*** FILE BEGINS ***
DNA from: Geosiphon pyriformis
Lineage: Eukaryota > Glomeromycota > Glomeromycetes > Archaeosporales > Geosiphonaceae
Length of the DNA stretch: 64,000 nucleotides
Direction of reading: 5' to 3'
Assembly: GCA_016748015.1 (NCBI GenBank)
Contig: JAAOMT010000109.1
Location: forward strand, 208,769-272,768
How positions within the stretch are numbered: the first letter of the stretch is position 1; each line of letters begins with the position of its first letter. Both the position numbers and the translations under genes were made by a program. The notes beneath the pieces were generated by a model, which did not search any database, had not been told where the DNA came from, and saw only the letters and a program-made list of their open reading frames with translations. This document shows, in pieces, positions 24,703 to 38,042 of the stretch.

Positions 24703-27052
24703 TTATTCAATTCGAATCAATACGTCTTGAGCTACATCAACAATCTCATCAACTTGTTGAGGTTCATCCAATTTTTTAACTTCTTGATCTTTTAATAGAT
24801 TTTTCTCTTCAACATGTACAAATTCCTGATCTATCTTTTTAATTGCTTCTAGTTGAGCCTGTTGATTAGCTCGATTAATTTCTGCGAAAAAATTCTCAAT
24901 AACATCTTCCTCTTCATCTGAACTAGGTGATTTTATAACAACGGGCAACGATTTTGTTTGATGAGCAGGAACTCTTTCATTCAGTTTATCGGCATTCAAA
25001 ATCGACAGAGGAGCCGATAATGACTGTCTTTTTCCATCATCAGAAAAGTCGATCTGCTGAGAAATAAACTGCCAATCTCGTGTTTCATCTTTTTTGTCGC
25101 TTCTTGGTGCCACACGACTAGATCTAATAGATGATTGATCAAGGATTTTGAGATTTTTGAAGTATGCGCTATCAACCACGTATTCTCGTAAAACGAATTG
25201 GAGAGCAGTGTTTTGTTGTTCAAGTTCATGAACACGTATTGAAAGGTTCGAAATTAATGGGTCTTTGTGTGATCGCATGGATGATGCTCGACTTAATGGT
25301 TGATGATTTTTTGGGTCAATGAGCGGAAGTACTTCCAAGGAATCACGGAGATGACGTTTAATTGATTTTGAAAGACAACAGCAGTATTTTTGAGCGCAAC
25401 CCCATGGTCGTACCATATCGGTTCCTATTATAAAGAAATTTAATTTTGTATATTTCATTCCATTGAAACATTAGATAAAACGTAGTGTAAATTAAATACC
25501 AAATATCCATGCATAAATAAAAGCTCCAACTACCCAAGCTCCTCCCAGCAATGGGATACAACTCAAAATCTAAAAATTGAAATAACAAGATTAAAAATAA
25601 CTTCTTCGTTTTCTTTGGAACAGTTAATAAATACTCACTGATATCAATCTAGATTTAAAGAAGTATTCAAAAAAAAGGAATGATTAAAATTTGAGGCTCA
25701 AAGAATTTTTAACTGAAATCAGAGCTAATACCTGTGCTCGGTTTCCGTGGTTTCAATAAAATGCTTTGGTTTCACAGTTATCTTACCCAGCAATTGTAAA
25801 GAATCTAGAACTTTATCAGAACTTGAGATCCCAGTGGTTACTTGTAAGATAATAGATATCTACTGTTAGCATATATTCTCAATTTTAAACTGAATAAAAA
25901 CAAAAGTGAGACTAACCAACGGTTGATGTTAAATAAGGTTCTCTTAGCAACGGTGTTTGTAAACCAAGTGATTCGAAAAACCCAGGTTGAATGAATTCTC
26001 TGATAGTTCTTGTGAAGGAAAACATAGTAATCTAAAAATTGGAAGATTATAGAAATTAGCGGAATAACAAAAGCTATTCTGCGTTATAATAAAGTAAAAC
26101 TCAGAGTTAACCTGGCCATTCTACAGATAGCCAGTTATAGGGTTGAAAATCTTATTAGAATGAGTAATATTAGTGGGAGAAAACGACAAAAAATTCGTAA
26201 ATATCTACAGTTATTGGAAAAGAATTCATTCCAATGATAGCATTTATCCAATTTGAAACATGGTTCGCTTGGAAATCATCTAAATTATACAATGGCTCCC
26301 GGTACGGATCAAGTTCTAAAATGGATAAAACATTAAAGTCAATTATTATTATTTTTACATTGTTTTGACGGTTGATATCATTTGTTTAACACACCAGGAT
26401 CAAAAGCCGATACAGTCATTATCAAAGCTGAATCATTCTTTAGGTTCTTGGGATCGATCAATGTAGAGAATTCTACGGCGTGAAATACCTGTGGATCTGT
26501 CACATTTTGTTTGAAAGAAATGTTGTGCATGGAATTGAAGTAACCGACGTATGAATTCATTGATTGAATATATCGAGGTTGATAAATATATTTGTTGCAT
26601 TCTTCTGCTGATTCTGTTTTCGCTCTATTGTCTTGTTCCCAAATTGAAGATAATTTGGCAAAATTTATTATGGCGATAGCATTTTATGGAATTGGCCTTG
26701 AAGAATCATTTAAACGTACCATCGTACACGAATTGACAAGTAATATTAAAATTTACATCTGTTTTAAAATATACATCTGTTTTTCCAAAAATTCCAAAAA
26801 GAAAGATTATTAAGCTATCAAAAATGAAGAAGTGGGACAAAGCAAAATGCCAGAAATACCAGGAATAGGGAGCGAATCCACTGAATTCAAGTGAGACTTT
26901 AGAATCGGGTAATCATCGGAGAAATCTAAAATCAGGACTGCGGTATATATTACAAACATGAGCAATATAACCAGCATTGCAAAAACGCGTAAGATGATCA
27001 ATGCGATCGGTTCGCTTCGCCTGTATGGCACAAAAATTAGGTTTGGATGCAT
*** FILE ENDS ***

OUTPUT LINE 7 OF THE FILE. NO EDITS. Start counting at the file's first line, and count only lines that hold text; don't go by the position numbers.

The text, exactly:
Location: forward strand, 208,769-272,768